Programmers Aren't Being Lazy: They're Reducing Cognitive Load

There’s a common joke among programmers: I’m so lazy that I made this script to automate these tasks. Efficiency and process are prized, but also sometimes mocked and ridiculed. So, are programmers actually lazy - or is there something deeper here - have they been mislabeling something else?

Cognitive Load is a multi-pronged psychological mechanism split into three distinct areas: intrinsic, extraneous and germane. These have limitations based on something called working memory - or the ability to hold information temporarily. Working memory capacity is limited - and therefore it can slow or disable various parts of the cognitive load process. For example, if you’re busy with continually reprocessing intrinsic things to a task, its very difficult to have the capacity to germanely create long-term memory. This long-term memory is the basis of how you can make intelligent decisions in business moving forward.

Another way to say this is that the amount of time you spend thinking and doing things that are simple but important to your business reduces your capacity to file away other thoughts for long-term growth. If you’re busy doing a manual, boring, but important task, your brain will not be able to free up to synthesis other important things into a decision framework or system. If you spend too much time puttering around with simple tasks, you’ll never get any better at the complex ones.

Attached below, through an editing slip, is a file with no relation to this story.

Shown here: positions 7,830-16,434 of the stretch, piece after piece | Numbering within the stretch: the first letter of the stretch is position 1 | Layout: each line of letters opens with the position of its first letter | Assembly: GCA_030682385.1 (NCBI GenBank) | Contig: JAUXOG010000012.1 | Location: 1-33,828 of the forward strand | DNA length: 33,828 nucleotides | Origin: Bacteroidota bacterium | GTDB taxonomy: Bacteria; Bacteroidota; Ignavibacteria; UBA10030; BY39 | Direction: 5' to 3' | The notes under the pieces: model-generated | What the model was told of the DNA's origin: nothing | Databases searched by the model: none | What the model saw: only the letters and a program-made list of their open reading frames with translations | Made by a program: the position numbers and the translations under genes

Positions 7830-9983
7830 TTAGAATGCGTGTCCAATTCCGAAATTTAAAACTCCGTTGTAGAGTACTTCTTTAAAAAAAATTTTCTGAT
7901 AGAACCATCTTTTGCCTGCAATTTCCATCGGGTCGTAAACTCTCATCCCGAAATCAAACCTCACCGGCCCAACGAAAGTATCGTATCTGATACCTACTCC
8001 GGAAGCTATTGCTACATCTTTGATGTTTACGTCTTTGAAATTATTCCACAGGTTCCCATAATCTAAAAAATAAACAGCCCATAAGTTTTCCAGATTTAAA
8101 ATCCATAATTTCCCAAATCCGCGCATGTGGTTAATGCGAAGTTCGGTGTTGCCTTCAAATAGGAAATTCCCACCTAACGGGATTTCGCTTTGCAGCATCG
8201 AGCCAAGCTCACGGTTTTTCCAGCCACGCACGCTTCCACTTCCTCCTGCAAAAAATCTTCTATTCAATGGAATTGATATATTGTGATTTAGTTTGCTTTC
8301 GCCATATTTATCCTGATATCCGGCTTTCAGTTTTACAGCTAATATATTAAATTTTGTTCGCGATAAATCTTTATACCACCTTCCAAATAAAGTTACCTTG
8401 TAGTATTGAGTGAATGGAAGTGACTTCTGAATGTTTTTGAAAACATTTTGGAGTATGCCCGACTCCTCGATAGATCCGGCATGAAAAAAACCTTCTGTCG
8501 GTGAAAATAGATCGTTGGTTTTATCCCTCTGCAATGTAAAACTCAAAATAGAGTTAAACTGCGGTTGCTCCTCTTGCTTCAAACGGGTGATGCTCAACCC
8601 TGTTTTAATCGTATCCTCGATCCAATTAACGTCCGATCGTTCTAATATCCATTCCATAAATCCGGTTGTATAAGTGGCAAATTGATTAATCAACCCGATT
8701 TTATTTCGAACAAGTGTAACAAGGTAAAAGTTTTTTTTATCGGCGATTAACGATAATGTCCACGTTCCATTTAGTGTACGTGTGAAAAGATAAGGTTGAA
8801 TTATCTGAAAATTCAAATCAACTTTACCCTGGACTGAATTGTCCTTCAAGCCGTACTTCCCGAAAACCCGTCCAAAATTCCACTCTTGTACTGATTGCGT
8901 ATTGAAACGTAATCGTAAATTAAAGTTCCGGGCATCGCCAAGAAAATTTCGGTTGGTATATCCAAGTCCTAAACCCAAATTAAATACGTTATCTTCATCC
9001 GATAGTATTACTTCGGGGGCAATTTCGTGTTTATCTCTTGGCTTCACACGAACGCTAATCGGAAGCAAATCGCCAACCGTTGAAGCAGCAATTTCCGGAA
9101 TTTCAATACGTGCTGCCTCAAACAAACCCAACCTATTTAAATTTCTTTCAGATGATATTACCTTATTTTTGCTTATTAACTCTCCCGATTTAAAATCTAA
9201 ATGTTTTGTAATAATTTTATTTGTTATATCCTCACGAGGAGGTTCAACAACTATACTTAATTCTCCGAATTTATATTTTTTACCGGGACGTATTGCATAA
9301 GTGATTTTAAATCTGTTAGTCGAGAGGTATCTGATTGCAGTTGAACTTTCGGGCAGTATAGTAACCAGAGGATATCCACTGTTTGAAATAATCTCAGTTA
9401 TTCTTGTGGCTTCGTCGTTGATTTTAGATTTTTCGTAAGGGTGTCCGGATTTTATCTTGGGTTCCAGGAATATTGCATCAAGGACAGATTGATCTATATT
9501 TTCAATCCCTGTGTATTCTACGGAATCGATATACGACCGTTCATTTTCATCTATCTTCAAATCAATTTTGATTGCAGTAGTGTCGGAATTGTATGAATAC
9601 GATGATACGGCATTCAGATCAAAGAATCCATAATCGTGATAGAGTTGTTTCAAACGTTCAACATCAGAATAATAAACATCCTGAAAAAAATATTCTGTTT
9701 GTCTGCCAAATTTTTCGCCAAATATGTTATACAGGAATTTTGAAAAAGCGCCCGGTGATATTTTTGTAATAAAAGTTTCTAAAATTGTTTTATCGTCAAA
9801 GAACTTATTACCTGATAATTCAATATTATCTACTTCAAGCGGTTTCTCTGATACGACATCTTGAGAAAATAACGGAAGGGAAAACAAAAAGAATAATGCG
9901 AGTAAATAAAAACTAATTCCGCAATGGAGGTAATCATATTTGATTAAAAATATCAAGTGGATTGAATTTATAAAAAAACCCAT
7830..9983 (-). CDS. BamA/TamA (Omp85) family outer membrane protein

So, when programmers and developers talk about making automations or scripts because they’re lazy, they’re actually working to reduce their cognitive load in that area so they can make more decisions elsewhere. And, programmer’s main work is decision making, not coding. They’re not being lazy, they’re optimizing.

The important thing to take away here is that these tasks that seem important, but are trivial, are damaging your ability to move forward intelligently in the longer-term parts of your business or role. Spending too much time on the micro damages the macro growth. You can’t expect to do simple tasks over and over AND somehow synthesize solutions - so stop it. Take a break. Automate. Pay someone “more than you can afford / should” to do something simple so you can figure out the bigger things - it’ll benefit you in the long run.

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